Education minister Simon Birmingham. Photo: Q&A Calling for more money: SA premier Jay Weatherill. Photo: Q&A
The panel on Monday night also included Amanda Vanstone and Penny Wong. Photo: Q&A
Education minister Simon Birmingham has conceded some private schools are “over-funded” amid fiery negotiations with states on a new four-year model for school funding.
However, he says he won’t produce a “hit-list” to name them.
On the ABC’s Q&A on Monday night, Mr Birmingham was grilled by host Tony Jones after an audience question about allocating “generous” amounts of money to wealthy schools.
An analysis obtained by Fairfax Media last week revealed NSW would lose $100 million if funding plans by the Federal government go ahead, with the bulk of this money coming from public schools.
NSW education minister Adrian Piccoli has predicted the states will be “fighting regularly” over the issue.
Under questioning, Mr Birmingham said he was “very cautious” about saying no school will lose money under the government’s plans.
He agreed some schools are over-funded, and said it is “possible” some of them could be worse off, sparking a rapid exchange with Jones.
“Can I just confirm this – the ones that are over-funded, you must have a list of them,” Jones asked.
“If you want me to create a hit list or something tonight, Tony, that’s not about to happen,” Mr Birmingham responded with a laugh.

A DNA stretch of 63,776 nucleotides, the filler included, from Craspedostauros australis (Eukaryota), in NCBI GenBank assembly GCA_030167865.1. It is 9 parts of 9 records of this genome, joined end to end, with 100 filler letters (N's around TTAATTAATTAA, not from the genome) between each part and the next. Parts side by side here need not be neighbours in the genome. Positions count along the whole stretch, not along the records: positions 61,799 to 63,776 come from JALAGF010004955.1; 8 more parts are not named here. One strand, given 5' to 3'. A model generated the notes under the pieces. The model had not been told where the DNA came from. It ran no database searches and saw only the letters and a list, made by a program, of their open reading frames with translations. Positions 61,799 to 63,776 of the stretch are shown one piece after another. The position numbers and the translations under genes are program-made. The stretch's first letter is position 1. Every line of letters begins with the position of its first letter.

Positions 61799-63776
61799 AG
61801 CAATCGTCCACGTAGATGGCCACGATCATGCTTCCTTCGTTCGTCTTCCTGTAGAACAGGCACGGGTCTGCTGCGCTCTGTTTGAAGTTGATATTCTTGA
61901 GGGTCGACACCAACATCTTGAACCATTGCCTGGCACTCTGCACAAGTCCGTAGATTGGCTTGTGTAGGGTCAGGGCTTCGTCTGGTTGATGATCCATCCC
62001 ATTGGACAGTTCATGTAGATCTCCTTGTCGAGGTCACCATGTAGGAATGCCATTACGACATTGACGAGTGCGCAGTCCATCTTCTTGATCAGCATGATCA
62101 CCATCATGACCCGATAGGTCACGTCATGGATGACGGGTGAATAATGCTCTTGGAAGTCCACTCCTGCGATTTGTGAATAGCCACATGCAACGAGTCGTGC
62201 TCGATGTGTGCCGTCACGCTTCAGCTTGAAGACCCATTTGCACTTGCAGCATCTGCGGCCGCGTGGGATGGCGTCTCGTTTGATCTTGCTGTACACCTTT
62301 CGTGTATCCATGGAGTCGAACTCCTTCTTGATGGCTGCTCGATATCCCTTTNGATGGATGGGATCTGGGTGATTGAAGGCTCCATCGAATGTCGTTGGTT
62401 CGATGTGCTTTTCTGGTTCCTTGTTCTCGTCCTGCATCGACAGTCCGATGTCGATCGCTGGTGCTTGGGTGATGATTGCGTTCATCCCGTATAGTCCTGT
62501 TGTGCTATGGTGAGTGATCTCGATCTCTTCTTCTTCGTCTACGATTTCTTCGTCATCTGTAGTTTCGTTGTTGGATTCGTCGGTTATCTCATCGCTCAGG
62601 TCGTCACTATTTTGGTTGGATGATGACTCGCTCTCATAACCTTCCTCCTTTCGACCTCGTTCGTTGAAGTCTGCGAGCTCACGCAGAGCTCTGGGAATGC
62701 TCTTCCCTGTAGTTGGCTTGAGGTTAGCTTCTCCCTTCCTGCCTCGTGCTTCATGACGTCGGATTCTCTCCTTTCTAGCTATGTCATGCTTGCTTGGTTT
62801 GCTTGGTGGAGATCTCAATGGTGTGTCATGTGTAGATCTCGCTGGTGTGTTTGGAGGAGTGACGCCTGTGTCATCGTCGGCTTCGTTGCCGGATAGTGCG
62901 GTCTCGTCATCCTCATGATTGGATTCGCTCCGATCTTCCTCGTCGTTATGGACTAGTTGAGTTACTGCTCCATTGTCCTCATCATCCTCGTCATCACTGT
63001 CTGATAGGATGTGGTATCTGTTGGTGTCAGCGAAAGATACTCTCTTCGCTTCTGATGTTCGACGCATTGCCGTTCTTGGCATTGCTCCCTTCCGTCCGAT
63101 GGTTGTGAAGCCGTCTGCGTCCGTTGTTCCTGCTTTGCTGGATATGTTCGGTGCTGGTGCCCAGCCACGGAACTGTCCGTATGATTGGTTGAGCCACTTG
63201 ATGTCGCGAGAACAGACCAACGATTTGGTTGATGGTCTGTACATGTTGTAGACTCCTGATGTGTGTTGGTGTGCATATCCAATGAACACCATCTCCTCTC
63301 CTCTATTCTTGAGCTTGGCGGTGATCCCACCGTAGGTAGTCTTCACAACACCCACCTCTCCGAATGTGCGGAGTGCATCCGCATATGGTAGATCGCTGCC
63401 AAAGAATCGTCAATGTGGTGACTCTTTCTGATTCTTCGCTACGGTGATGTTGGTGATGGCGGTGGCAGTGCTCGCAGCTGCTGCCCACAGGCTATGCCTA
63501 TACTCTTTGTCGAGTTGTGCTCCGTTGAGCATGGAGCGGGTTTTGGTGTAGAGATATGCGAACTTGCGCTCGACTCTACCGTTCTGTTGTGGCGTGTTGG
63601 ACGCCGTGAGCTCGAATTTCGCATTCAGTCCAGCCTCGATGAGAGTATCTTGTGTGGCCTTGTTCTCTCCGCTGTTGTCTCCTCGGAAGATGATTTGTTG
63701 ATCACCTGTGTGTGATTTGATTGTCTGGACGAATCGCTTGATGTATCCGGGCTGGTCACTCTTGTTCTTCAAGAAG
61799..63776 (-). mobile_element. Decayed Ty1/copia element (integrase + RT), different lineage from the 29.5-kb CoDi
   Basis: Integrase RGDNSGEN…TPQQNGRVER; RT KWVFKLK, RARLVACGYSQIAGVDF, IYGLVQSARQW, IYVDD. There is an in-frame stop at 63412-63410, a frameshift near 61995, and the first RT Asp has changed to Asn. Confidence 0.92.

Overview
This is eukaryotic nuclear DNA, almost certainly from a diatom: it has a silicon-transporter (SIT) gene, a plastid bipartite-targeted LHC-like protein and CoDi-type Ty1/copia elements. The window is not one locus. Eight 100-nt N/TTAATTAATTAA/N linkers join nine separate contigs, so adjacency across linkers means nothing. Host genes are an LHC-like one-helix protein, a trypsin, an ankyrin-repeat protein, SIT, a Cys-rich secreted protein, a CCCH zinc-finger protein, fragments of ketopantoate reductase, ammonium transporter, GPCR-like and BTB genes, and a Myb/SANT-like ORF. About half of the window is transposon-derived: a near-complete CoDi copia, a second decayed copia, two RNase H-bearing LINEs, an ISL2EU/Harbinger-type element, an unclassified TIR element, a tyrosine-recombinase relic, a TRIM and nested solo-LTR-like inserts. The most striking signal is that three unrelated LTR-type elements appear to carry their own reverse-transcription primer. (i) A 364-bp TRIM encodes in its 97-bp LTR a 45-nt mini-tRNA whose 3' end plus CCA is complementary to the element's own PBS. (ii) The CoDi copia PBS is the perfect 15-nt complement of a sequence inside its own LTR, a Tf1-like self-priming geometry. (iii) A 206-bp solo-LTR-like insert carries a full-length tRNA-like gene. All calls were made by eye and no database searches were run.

Jones continued to probe, asking how many schools were over-funded.
“Well that depends actually on how you measure what a funding benchmark is,” Birmingham said. “I mean, we’re not talking vast numbers, but there are some.”
“Are the wealthy private schools over-funded?” Jones asked.
“There are some that fit that bill, yes, there are,” Birmingham said.
“So some private schools could expect under your governorship to lose money?” Jones asked.
Birmingham said that situation would depend on whether the Federal government could reach accord with states and territories.
South Australian premier Jay Weatherill, who was also on the panel, made clear that any such agreement will not be easily obtained.
He said $335 million has been “ripped out” of his state’s education budget over two years, and called for Malcolm Turnbull to allocate more money.
“At the last federal election, there was a commitment in relation to Gonski funding,” Mr Weatherill said. “Remember, a unity ticket with Labor in relation to school funding. Now $80 billion was cut from health and education.
“What the Prime Minister can do is to put back in the funding that was cut.”
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